* Dow, S&P 500 end at all-time highs on Bernanke, earnings
* Nikkei rises, yen pressured ahead of elections
* Bunds reach five-week high, tracking U.S. Treasuries
* U.S. crude advances, gold and copper edge higher
By Ryan Vlastelica
NEW YORK, July 18 (Reuters) - Stock markets worldwide extended their rally on Thursday, with major U.S. indexes hitting all-time highs as the Federal Reserve again reassured investors that it was flexible on the timing for ending its stimulus program.
Fed Chairman Ben Bernanke testified before Congress for a second day on Thursday and reiterated that the Fed would only start phasing out its stimulus once it is sure the economy is strong enough to stand on its own.
His comments lured investors to equities, pushing major indexes to all-time closing highs and gave the S&P 500 its tenth positive session out of the past 11. The euro fell and the dollar rose against a basket of currencies.
“Bernanke has made equities the only place for most people to go, and the rally has been entirely on him,” said Mark Grant, managing director at Southwest Securities in Fort Lauderdale.
The Dow Jones industrial average gained 78.02 points, or 0.50 percent, at 15,548.54. The Standard & Poor’s 500 Index was up 8.46 points, or 0.50 percent, at 1,689.37. The Nasdaq Composite Index was up 1.28 points, or 0.04 percent, at 3,611.28.
U.S. stocks were also supported by strong quarterly earnings reports from IBM and Morgan Stanley, though Intel Corp sank following its results. A jump in regional factory activity boosted sentiment as well.
After the market closed, Moody’s changed its outlook on the United States’ “AAA” sovereign rating to stable from negative, reflecting its view that federal government debt was on track with the rating agency’s criteria.
The MSCI International ACWI Price Index rose 0.5 percent.
European equities ended 0.9 percent higher, outperforming U.S. markets, as the broad STOXX Europe 600 broke above a resistance level.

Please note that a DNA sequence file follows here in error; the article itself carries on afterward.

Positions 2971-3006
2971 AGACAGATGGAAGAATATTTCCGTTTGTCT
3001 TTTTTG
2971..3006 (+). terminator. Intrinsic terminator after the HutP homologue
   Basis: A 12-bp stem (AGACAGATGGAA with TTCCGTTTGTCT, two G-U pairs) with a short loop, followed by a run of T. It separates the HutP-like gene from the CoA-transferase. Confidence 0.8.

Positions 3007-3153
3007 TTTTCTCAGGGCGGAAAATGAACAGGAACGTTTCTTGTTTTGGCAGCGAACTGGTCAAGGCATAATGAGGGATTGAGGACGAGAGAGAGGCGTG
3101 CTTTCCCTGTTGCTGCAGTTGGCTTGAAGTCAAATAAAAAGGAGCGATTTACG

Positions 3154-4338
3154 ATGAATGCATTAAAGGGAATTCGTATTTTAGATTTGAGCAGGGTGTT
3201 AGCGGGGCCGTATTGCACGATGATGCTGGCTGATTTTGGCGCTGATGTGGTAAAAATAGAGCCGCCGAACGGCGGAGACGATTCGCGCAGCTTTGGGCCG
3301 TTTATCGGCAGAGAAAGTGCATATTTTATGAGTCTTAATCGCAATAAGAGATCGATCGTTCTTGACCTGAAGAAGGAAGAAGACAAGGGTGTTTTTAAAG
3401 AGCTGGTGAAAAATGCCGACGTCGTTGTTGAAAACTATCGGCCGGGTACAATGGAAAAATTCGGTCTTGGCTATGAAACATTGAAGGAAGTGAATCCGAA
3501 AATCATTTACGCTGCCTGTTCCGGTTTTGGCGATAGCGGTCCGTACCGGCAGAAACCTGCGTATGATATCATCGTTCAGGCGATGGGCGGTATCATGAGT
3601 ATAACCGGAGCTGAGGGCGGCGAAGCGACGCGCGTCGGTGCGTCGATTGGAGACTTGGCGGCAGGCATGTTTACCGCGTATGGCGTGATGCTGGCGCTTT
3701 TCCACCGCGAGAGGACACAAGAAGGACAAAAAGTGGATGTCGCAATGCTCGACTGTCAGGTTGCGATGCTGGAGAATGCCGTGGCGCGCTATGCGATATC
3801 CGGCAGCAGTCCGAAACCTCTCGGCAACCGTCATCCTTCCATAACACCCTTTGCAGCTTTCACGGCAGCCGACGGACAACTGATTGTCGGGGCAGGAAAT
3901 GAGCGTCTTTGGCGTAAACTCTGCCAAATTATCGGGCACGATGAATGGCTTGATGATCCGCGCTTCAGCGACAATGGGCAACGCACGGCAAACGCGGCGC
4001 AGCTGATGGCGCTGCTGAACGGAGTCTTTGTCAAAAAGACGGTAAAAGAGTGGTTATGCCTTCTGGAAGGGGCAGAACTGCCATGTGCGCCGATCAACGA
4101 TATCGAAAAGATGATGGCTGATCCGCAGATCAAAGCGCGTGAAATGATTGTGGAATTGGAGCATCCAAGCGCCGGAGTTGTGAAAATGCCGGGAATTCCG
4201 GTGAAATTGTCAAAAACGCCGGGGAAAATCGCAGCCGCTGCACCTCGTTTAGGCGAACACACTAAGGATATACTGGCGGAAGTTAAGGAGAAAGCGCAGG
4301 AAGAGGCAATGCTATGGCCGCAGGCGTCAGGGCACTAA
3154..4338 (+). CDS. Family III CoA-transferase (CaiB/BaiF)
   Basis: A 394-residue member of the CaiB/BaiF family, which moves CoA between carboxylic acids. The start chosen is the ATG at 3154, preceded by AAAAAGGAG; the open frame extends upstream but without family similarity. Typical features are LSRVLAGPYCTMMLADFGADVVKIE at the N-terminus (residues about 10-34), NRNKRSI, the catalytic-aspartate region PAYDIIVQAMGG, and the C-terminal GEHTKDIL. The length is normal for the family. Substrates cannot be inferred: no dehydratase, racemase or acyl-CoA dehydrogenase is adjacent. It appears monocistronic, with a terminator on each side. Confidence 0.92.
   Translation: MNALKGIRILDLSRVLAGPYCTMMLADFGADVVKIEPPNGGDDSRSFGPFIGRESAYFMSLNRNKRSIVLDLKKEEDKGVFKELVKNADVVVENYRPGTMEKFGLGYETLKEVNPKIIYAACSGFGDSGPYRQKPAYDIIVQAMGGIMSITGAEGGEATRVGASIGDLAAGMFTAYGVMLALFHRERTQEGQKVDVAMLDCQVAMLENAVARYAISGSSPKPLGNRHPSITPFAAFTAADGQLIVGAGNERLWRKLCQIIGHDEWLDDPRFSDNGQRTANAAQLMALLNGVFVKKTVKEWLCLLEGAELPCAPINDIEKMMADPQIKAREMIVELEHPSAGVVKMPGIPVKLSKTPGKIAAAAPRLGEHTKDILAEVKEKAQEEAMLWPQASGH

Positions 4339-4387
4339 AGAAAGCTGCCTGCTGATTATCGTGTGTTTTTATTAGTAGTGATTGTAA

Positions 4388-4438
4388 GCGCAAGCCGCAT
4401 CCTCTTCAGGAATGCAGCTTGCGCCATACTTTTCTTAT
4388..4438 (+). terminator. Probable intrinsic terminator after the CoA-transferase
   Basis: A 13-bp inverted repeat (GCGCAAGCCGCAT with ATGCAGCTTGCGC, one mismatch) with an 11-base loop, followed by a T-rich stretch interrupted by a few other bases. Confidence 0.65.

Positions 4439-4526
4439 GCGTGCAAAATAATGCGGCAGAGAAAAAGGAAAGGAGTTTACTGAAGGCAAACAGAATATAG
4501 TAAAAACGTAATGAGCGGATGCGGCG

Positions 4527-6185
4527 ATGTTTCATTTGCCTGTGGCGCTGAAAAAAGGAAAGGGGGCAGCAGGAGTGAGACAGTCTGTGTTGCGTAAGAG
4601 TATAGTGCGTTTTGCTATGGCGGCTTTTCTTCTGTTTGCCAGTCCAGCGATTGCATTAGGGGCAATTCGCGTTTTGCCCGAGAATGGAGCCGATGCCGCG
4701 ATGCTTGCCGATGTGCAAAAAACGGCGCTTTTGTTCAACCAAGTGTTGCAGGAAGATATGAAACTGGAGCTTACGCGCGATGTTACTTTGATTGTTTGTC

The dollar rose 0.1 percent against a basket of currencies while the euro was down 0.1 percent. The U.S. benchmark 10-year Treasury note was down 15/32, the yield at 2.5472 percent.
Market participants awaited a meeting of Group of 20 finance ministers for signs of an orchestrated approach to the end of U.S. money-printing, which could help defuse volatility in global markets.
The G20, which meets in Moscow on Friday and Saturday, includes many of the emerging economies that have been at the sharp end of the dollar’s surge since Bernanke first signaled in May that the Fed would roll back its bond-buying program.
With no surprises from Bernanke during his congressional testimony, currency markets started to focus on Sunday’s Upper House elections in Japan, which are expected to strengthen Prime Minister Shinzo Abe and his radical stimulus strategy.
‘Abenomics,’ as Abe’s $1.4-trillion plan is known, has caused a 14 percent drop in the yen this year.
Ian Stannard, head of European FX strategy at Morgan Stanley in London, said he expected a further retreat once the Fed firms up a plan to withdraw its supportive measures.
“The market is of the view the Abe administration will come out of this very well, so post-election it will be an interesting time because we could see the rhetoric around the reform plans picking up,” Stannard said. “If this is the case, we will start to see the yen coming under pressure again.”
Japan’s Nikkei share index earlier surged 1.3 percent to an eight-week high while the U.S. dollar gained 0.9 percent against the yen to 100.46 yen.
In debt markets, benchmark German Bunds edged 0.1 percent higher, hovering around a five-week high.
An impending no-confidence vote against Portugal’s ruling coalition has turned the focus to peripheral euro zone debt.
The motion, proposed by a minor party, is seen as likely to fail. But markets will be on the lookout for any signals sent by the three main parties, which are holding talks on a broad deal to keep the country’s bailout program on track.
Spain and France both held smooth bond auctions on Thursday despite Spain’s prime minister fighting a corruption scandal and France having just lost its last triple-A sovereign credit rating from a major ratings agency.
Commodities, meanwhile, were mixed, with Brent oil flat but U.S. crude futures jumping 1.5 percent as U.S. stocks fell for a third straight week. Copper rose 0.3 percent and gold rose 0.6 percent.